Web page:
Welcome to the Landscape News bi-weekly digest on landscapes, climate and sustainability. From what’s on your shelves to what’s in the atmosphere, here’s the news to know.
Brazil’s forest fires have been the focus of global news and social media. According to Brazil’s National Institute of Space Research, there has been an average of 35 percent more fires this year as compared to the last eight; the U.S.’s space agency tweeted its satellite imagery saying the jury is still out on such stats. The Rainforest Alliance has been using its Twitter to help everyone help.
Burning to clear agricultural land has long been a practice of Brazilian farmers. The intensity of this year’s fires could be a result of burning happening on newly deforested land, say researchers from the University of Maryland, in line with Brazil’s uptick in deforestation of late.
Brazil’s neighbor Bolivia is burning so badly that the country’s GDP is expected to be halved this year.
After saying that the fires could have been caused by non-governmental organizations, Brazil’s President Jair Bolsonaro responded to international pressure on Friday and called the military to take action.
Elsewhere, more than 10,000 fires blazed in Angola and the Democratic Republic of Congo last week.
Indonesia is seeing its worst fire season since the 2015 fire and haze catastrophe. According to Center for International Forestry Research scientist Herry Purnomo, 138,000 hectares of forest land have burned so far. In 2015, 2.6 million hectares had burned by October. Since then, the country has created a special peatland agency, extended a deforestation moratorium and strengthened firefighting capabilities. Now comes the test of these efforts.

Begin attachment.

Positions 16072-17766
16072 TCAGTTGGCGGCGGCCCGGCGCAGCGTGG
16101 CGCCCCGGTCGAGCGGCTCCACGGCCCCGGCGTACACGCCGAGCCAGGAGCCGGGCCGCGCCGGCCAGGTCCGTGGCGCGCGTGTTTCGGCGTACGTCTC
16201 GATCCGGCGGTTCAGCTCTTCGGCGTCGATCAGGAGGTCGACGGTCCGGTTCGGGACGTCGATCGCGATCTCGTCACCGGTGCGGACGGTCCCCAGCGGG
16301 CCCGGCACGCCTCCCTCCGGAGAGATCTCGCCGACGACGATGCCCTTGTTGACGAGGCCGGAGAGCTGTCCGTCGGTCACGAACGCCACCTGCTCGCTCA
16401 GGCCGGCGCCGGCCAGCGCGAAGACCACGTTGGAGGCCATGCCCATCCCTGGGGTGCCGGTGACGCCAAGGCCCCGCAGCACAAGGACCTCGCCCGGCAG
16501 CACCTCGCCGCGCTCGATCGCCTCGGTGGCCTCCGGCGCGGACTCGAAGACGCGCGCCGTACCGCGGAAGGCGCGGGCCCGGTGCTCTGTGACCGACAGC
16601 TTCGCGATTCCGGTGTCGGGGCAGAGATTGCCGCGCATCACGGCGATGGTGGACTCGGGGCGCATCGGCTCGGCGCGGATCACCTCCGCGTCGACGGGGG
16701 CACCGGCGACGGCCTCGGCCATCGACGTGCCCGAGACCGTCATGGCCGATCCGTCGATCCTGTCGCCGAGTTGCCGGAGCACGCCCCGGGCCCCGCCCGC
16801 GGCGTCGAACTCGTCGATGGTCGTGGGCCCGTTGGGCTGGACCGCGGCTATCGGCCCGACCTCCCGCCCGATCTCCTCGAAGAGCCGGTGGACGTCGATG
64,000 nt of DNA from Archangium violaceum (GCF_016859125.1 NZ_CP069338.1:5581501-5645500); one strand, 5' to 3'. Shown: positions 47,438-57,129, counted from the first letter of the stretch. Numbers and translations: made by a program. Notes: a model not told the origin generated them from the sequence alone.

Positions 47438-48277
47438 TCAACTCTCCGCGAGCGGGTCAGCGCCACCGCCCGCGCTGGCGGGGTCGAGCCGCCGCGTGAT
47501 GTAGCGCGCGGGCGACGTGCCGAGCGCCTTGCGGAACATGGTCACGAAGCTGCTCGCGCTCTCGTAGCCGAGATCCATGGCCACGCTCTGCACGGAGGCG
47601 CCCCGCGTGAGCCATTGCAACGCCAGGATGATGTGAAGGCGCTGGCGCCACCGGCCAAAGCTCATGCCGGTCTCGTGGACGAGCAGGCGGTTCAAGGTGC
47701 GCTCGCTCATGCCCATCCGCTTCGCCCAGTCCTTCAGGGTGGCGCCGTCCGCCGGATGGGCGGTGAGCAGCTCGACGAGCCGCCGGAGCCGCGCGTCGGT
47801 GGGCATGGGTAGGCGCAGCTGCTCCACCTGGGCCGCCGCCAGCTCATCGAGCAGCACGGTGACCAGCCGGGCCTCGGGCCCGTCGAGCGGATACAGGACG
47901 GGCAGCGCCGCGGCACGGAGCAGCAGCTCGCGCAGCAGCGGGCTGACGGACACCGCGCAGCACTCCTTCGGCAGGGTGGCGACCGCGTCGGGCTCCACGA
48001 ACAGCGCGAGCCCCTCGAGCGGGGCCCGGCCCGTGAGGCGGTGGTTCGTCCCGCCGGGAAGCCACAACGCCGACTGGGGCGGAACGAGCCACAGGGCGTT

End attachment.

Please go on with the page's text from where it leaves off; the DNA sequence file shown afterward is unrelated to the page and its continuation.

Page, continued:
Let’s cool off with some good news, shall we? ZeroAvia is emerging as the airline industry’s carbon savior. Its renewably produced hydrogen powertrains – planned to hit markets by 2022 – will have zero emissions and reduce the cost of flying by half, the startup says.
Two years in the making by a research group called Riding Sunbeams, a train route in southern England is up and running as the world’s first solar-powered rail line.
As for human fuel, a small sea of companies is making plant-based fish the new meatless meat, to combat our impact on ocean health. Hurrah for no more fish bones – or mercury!
A survey conducted from July 2018 to January of this year found that the impacts of climate change are having serious psychological effects of stress and anxiety on the population of Greenland. U.S. President Donald Trump’s offer to buy the resource-rich country likely isn’t helping.
Iceland mourned the death of its first glacier with a funeral attended by the prime minister. In the country’s western reaches, the Okjökull glacier melted from warming temperatures.
The American Meteorological Society released its annual State of the Climate report for 2018; the year saw greenhouse gas levels higher than have ever been recorded. Ditto sea levels.
In the U.S., 29 states and cities together sued the Trump administration to block its attempt to roll back restrictions on coal-burning power plants, as instated by regulations from the Obama administration.
Extinction Rebellion activists went on trial for public order offenses of blocking a highway and obstructing police. Shadow chancellor John McDonnell spoke on their behalf in court, which nevertheless ruled guilty.
Researchers found that China, the world’s largest carbon-emitting country, has the potential to meet its emissions reduction targets between five and 10 years ahead of the Paris Agreement’s 2030 deadline.
The fashion industry continues to clean out its closet. Following the launch of the Fashion Industry Charter at COP24 in December 2018, 32 global fashion behemoths signed the G7 Fashion Pact at the Group of Seven summit in Paris, committing to help reduce global warming and boost biodiversity by greening their supply chains and reporting as they go.
Paris will also soon be home to the world’s largest rooftop garden: 14,000 square meters, complete with a restaurant and bar.
The world has also just received its largest bike parking deck, in the Netherlands (of course). Able to store 12,500 bikes, the architecturally chic structure is part of the country’s commitment to get as many cars off the road as possible.
Let’s end on an inspirational thrill with this podcast about near-death missions into the deep and dark unknown: underwater caves. Everest what?
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